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Of State-run Schools

Sentinel Digital DeskBy : Sentinel Digital Desk

  |  23 Sep 2017 12:00 AM GMT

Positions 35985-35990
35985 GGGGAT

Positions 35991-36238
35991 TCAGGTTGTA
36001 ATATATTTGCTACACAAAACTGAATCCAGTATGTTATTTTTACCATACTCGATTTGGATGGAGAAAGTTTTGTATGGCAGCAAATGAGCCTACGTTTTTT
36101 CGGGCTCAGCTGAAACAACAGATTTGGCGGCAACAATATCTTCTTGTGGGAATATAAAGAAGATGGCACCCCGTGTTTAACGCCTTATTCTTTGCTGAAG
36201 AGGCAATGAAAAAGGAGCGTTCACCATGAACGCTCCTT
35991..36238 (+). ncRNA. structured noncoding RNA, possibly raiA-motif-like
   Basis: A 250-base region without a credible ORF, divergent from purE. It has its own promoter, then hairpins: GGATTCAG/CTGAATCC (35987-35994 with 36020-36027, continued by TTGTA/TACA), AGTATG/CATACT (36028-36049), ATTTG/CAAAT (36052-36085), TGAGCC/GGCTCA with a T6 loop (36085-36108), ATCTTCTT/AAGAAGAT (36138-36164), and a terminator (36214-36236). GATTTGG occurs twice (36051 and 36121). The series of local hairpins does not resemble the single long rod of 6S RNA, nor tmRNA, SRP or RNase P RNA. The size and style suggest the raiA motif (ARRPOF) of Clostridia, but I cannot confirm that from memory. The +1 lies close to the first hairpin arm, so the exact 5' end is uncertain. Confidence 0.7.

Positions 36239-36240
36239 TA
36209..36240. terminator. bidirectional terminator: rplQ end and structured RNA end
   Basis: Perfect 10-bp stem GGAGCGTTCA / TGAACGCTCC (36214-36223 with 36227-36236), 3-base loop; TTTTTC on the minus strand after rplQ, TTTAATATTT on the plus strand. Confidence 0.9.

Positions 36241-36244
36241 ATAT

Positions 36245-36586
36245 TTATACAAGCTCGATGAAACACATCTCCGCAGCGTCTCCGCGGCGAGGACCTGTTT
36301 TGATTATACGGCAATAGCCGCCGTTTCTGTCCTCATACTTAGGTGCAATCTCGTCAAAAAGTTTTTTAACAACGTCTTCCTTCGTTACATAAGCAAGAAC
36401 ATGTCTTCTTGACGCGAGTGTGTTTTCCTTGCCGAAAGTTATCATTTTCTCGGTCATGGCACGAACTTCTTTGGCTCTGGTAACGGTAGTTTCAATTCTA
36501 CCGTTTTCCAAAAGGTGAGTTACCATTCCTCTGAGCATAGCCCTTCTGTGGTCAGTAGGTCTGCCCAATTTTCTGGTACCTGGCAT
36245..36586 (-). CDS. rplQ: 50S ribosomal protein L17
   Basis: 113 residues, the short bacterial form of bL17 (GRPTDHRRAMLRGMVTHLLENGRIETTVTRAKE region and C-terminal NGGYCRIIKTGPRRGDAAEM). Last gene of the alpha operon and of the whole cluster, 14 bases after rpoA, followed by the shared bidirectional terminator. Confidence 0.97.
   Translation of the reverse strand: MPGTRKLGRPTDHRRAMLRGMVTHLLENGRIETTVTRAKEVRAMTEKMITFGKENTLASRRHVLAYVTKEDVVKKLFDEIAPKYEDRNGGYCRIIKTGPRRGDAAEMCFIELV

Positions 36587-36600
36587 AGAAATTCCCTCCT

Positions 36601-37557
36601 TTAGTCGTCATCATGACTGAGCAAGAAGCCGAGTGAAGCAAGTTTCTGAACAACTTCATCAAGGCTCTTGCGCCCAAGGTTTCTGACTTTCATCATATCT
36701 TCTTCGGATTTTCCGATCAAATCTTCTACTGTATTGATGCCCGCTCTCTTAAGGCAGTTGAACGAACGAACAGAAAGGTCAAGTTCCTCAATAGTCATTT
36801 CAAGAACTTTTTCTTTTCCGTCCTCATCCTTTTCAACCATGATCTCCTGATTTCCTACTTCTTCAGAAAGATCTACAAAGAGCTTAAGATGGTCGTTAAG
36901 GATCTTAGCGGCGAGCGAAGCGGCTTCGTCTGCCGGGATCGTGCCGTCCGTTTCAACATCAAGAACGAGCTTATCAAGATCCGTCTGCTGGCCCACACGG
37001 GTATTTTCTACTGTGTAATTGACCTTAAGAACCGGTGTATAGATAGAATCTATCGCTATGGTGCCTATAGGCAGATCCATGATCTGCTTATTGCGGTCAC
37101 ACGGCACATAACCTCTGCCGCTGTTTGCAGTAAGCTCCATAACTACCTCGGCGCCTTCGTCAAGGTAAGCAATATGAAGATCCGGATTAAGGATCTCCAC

Between the years 2011 and 2016, there has been a very significant decline in the enrolment of students in Assam’s State-run primary schools. According to official records, the number of government schools in Assam increased by just five per cent between 2011-12 and 2015-16, whereas the number of private schools increased by 66 per cent during the same period. However, it is not the increase in the number of schools that is as significant as the increase in the enrolment of students. Enrolment in government-run schools came down from 55,70,754 students in 2010-11 to 44,55,195 students in 2015-16. By contrast, in the much smaller number of English-medium private schools, enrolment went up from 315,645 in 2010-11 to 676,858 in 2015-16. Against a decrease of 27.47 per cent in government-run primary schools, there was an increase of 114 per cent in enrolment in the English-medium private schools. This may not seem very significant because the number of students in government-run primary schools was 17.65 times what it was in the private schools in 2010-11 and 7.02 times in 2015-16. But what is certainly very significant is that despite a much larger number of children attending government-run primary schools, the slide from 17.65 times the number of private schools to just 7.02 times in a matter of just four years speaks volumes for both the popularity and quality of the private schools in comparison to the government-run schools. Another very significant and alarming fact is that as many as 238 State-run lower primary schools and 15 upper primary schools should have reported zero enrolment in March 2016. There are 62 teachers posted in the first lot of 238 lower primary schools and 26 in the 15 upper primary schools. The teachers were drawing their salaries without having to do any work. [It passes our understanding as to how 62 teachers could have looked after 238 schools, but perhaps several of the schools probably had no enrolment because there were no teachers.] In any case, this is the kind of situation that has been the undoing of our government schools—poor teaching or none at all.

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